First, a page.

Born in New York City, Williams decided to go into acting when he accidentally walked onto a New York stage, and made his debut on Broadway (in The Long Dream, 1960). He had numerous roles there, and was nominated for a Tony award for his role in Slow Dance on the Killing Ground. He was spotted in that show by Bill Cosby, who recommended Williams as an actor to TV producer Aaron Spelling, who was working on a new show. Spelling brought him in for a bit part as a getaway driver. “They went in, they rob the store, you heard a pistol shot and they ran [to] the car,” Spelling remembered later. “Then he drove off and smashed right into a telephone pole. I thought everybody was killed. We all rushed over. I said, ‘Clarence, Clarence, what happened?’ He said, ‘I’ve never driven before.’ I said, ‘Why didn’t you tell me that?’ He said, ‘Because I wanted the job.’ I hired him that night for ‘Mod Squad’.”
The “counterculture” Mod Squad police drama (1968–1973) was a breakout show: Williams played detective Lincoln “Linc” Hayes opposite two other relatively unknown co-stars, Michael Cole as Peter Cochran, and Peggy Lipton as Julie Barnes. Williams was the epitome of cool with his perfect afro and dark glasses. In one episode, Linc was supposed to give Barnes a friendly kiss on the cheek. The network went crazy: “You can’t do that!” Spelling remembers network brass telling him. “You can’t have a black man kissing a white girl!” He fought for the scene and ABC relented — “but they warned me I’d receive thousands of complaint letters. I didn’t get one.” Perhaps because Star Trek beat them to the punch with a much more intimate interracial kiss.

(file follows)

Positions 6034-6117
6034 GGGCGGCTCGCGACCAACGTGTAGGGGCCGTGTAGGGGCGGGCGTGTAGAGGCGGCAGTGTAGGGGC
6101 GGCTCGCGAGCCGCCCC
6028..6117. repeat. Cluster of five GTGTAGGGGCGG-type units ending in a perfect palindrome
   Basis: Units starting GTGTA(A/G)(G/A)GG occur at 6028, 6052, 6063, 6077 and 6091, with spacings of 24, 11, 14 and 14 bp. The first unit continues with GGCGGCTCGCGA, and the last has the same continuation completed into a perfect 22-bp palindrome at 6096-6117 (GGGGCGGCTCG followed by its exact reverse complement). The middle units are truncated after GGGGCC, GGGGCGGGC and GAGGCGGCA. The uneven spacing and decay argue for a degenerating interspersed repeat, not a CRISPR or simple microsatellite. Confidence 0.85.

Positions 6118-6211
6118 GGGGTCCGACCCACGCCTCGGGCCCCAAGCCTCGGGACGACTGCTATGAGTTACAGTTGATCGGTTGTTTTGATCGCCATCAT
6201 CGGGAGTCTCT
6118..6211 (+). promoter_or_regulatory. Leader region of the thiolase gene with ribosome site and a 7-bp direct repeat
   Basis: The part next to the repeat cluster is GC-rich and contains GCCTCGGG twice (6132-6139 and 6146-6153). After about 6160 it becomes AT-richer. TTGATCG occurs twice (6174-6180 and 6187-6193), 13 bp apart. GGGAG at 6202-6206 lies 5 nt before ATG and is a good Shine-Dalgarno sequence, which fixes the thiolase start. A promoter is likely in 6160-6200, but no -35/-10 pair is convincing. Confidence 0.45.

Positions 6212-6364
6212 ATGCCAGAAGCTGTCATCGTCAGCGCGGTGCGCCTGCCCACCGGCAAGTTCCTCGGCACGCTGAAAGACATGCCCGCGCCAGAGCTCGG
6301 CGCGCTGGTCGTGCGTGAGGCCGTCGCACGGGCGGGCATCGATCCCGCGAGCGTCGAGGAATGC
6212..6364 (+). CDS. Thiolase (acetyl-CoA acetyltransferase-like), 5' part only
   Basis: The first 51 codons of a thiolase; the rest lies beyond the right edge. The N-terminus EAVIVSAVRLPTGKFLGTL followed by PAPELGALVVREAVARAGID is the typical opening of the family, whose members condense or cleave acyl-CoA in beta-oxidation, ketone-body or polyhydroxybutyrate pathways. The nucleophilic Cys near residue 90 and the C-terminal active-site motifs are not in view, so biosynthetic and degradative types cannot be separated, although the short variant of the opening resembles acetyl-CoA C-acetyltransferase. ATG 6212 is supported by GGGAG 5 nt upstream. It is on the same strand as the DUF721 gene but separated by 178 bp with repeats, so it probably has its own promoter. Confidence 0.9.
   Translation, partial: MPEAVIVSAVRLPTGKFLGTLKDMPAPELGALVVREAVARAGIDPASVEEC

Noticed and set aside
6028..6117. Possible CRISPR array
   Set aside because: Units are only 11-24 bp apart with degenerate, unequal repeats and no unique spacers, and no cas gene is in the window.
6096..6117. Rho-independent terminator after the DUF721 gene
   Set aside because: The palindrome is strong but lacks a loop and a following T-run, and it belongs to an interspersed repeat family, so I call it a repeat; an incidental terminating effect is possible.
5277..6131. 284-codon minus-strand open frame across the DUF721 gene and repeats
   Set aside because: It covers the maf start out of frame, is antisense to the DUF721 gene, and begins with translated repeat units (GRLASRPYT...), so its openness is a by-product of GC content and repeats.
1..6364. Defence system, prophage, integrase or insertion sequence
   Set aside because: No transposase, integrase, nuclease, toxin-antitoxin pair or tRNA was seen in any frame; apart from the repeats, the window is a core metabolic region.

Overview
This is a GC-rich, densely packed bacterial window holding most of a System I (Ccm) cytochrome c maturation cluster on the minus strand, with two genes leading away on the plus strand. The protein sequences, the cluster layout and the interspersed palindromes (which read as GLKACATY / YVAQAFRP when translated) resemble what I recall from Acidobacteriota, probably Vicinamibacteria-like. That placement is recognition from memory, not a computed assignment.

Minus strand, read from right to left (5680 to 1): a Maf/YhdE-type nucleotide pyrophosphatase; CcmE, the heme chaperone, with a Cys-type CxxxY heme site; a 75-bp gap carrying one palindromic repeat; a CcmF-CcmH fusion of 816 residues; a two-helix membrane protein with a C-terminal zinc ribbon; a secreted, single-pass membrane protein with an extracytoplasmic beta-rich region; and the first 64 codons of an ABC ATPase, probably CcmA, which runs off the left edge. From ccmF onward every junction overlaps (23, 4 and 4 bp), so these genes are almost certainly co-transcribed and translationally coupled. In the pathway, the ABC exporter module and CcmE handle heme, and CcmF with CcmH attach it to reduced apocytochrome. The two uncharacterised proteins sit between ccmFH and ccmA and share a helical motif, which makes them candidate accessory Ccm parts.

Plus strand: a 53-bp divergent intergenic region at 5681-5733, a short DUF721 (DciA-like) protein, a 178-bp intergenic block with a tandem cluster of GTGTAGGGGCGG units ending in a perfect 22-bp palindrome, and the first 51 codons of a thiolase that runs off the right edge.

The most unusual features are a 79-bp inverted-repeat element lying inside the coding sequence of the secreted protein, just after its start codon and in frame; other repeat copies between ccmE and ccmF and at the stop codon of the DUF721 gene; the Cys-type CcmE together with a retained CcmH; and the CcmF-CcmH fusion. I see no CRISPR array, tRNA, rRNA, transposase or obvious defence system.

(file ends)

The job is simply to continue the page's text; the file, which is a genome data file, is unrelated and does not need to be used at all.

After the show ended, Williams went on to other roles, including guest spots on Hill Street Blues, Miami Vice, Twin Peaks, Star Trek: Deep Space Nine, and Law and Order. In longer formats he played Prince’s father in Purple Rain, and a recurring role as “Philby” in the Mystery Woman series of TV movies (2005–2007). Williams’ last role was in 2015. He died June 4 from colon cancer, at 81.